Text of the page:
Repeal of ‘Don’t Ask, Don’t Tell’ Will Lift Heavy Psychological Burden, APA Says
Association lauds congressional action as Senate votes to lift ban
WASHINGTON – The American Psychological Association hailed the Senate’s vote Saturday to repeal “don’t ask, don’t tell.”
“This long-awaited action is an important step toward allowing gays, lesbians, and bisexuals to serve openly and honorably in the armed forces,” said APA President Carol D. Goodheart, EdD. “Repeal of the ‘don’t ask, don’t tell’ policy will lift a heavy psychological burden of secrecy from gay, lesbian and bisexual military personnel.”
Lesbian, gay and bisexual service members positively contribute to U.S. military efforts around the world at a time when America’s armed forces are engaged in various conflicts. APA has long opposed the “don’t ask, don’t tell” policy. This stance reflects the APA Policy Statement on Sexual Orientation and Military Service, adopted by the association’s governing Council of Representatives in July 2004. In this policy statement, APA reaffirmed its opposition to discrimination based on sexual orientation and its commitment to disseminating scientific knowledge to ameliorate the negative effects of the current law through training and education.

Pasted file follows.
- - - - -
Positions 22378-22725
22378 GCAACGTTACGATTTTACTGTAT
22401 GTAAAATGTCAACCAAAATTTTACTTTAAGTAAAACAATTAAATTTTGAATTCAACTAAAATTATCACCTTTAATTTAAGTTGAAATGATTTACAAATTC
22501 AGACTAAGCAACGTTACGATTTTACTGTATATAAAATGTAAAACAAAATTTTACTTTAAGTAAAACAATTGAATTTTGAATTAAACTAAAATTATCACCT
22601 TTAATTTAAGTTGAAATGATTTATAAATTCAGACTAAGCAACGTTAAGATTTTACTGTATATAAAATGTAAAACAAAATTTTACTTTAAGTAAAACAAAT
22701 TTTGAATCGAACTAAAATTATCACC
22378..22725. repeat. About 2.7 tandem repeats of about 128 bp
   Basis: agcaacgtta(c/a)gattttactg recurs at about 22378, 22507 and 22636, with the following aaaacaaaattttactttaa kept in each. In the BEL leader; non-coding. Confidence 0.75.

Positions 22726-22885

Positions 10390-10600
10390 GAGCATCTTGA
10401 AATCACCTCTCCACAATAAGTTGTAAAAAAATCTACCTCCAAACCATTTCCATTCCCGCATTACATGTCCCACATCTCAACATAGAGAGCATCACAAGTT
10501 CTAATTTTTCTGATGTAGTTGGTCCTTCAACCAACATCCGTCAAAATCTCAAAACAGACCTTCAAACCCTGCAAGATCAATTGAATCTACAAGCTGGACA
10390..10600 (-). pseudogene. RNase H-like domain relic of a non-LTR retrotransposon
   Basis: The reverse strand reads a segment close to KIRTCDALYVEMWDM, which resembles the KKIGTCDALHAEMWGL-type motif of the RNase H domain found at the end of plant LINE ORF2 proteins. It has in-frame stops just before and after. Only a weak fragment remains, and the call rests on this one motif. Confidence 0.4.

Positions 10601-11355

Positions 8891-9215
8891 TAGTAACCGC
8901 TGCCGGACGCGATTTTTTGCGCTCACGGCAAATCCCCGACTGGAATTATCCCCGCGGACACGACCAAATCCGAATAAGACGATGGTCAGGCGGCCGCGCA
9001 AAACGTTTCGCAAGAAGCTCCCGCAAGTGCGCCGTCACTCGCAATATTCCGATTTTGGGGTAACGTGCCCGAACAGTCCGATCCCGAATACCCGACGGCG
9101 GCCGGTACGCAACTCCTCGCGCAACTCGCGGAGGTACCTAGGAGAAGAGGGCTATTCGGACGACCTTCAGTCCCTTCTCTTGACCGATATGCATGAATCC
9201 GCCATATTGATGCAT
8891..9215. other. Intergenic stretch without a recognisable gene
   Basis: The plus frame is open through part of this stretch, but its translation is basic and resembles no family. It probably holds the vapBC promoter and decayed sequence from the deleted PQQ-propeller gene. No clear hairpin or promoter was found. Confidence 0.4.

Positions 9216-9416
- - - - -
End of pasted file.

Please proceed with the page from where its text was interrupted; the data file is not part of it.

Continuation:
Over the last year, APA actively lobbied in support of legislation to repeal “don’t ask, don’t tell.” Most recently, APA sent a letter to the Senate asking it to support language to repeal the policy as part of the defense authorization bill. In addition, APA provided feedback to the Department of Defense as it crafted a report on the aftermath of repeal. Goodheart said APA welcomes the opportunity to continue to work with the Pentagon in efforts to affect the repeal of the “don’t ask, don’t tell” policy.
The American Psychological Association, in Washington, D.C., is the largest scientific and professional organization representing psychology in the United States and is the world’s largest association of psychologists. APA’s membership includes more than 150,000 researchers, educators, clinicians, consultants and students. Through its divisions in 54 subfields of psychology and affiliations with 60 state, territorial and Canadian provincial associations, APA works to advance psychology as a science, as a profession and as a means of promoting health, education and human welfare.